4. Investment research: Unbundling process means that Fund managers and Investment advisers will have to budget separatelly research and trading costs. This step was meant to cut the transferring of virtual costs for analysts reports and research onto the clients into the margins/spreads, which was seen by regulators as conflict of interests. This was due to estimated amount of EUR 33bln per annum that European Asset managers pay to their distributors as a fee, which in eyes of regulators, made the wealth management as an attractive industry, but not always serving to customers priorities. In fact, some research showed, that Investors having placed their savings into Funds, actually received less after deduction of fees, as if they just purchased main Stock Indexes.2 For details, see below:
5. Transaction reporting: a shift of T+1 reporting duties from Brokers onto the Trading companies (in-house reporting), plus increasing requirement for reporting of almost 65 parameters to each transaction (under MIFID I „only“ 23 were required) will be representing higher administration burden on Investment companies.3 And, each financial insitution is obliged to keep statistic data for period at least 5 years about these transactions.
6. Transparent calculations: Investment banking services to remain fully independent, which cast still some shadows on area of financial stimulus and incentives for investment companies. Due to the fact that initial version of MiFID was not going so much into details regarding this topic, MiFID II makes more emphasis on transparency of mutual relationships of all counterparties. Securities traders and investment firms, which wish to be categorized as independent, they should not charge fees or receive compensation money from third parties, as a result of purchasing financial products on behalf of client. So that, they are obliged to advise their clients, whether they act on independent basis or if they receive some premium for intermediary services. Further, financial advisers are required to execute the investment order (to sell or purchase) for best conditions with regard to execution price, costs, speed, size and other criteria. MiFID II further outlines also criteria, which defines best execution order.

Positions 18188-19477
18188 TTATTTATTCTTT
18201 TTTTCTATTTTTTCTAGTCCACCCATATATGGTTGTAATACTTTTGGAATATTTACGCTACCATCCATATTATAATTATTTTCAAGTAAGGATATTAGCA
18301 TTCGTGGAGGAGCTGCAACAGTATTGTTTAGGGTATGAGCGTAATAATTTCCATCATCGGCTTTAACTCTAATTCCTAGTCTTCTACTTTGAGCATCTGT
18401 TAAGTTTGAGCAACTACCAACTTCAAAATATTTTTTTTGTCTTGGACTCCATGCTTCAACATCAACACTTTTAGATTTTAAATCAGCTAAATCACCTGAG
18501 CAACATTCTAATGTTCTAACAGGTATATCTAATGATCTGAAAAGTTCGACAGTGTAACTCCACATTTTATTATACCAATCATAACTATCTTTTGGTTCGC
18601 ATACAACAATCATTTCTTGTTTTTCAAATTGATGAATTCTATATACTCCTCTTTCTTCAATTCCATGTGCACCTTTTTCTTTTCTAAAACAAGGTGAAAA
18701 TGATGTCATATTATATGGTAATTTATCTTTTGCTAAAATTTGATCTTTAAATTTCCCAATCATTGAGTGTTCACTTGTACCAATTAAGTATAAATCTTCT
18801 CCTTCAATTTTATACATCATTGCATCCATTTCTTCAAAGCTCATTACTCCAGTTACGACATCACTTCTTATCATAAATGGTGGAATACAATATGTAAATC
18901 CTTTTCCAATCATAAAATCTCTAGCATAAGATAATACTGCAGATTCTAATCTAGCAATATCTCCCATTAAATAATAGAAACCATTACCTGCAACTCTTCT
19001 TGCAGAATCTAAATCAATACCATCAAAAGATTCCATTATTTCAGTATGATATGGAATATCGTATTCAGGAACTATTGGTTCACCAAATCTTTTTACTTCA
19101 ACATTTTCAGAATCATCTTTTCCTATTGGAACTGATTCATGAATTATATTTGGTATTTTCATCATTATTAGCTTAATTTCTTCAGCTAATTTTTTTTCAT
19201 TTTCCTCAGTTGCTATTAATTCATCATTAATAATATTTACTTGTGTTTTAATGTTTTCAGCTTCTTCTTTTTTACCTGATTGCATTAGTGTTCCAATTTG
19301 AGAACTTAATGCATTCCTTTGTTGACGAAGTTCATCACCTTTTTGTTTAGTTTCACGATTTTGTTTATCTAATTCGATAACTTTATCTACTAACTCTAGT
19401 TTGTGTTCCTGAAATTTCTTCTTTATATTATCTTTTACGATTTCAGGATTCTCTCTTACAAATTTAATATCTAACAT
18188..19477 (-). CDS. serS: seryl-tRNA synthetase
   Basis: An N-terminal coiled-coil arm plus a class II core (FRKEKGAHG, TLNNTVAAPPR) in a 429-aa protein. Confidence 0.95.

Below attached diagram shows the results of an research on, how typical Dutch investor use advisory services when investing:
7. Operating model: as the working environment for Investment firms is getting more sophisticated and administrative/regulatory requirements are more complex, it raises some doubts whether EU-based institutions will be able to compete with other (like U.S. asset managers operating on-line via web), which still have straight-forward business model and do not need to comply with all the rulles imposed by European regulators. This may be connected with fact, that European households still keep their vast part of money with bank accounts (more than 40% of their assets), so that they still represent by far the most attractive clients in wealth management (for details see below attached charts).
8. Product intervention: since April 2019, ESMA agreed together with other European regulators on prohibiting the sale, marketing and distribution of CFDs contracts and Binary options to retail customers. This applies mainly to highly volatile deals, that include high leverage in uderlying assets (like 5:1 for Equities, or 10:1 with Derivatives and 30:1 with major currency pairs etc.). Such contracts simply bear inside increased risk that could lead to unexpected losses for a retail customers, which they can not recognize upfront. 4
As a short summary, in line with updated MIFID regulation, Investment and financial institutions need to properly set-up their distribution channels, advisory model, targeted clients segmentation and trade execution processing, which will altogether mean a big challenge for everyone in financial industry.
References: 1/ Philip Stafford, Peter Smith: „Europe begins the countdown to MIFID II“, dated January 2018 2/ Deloitte WP: „MIFID II – What will be its impact on the investment fund distribution landscape?“ dated November 2015 3/ MIFID II, Transaction reporting: Detecting and investing potential market abuse, published by PwC, July 2017 4/ ESMA: „Provision on CFD and other speculative products for retail customers under MIFID“, published in March 2019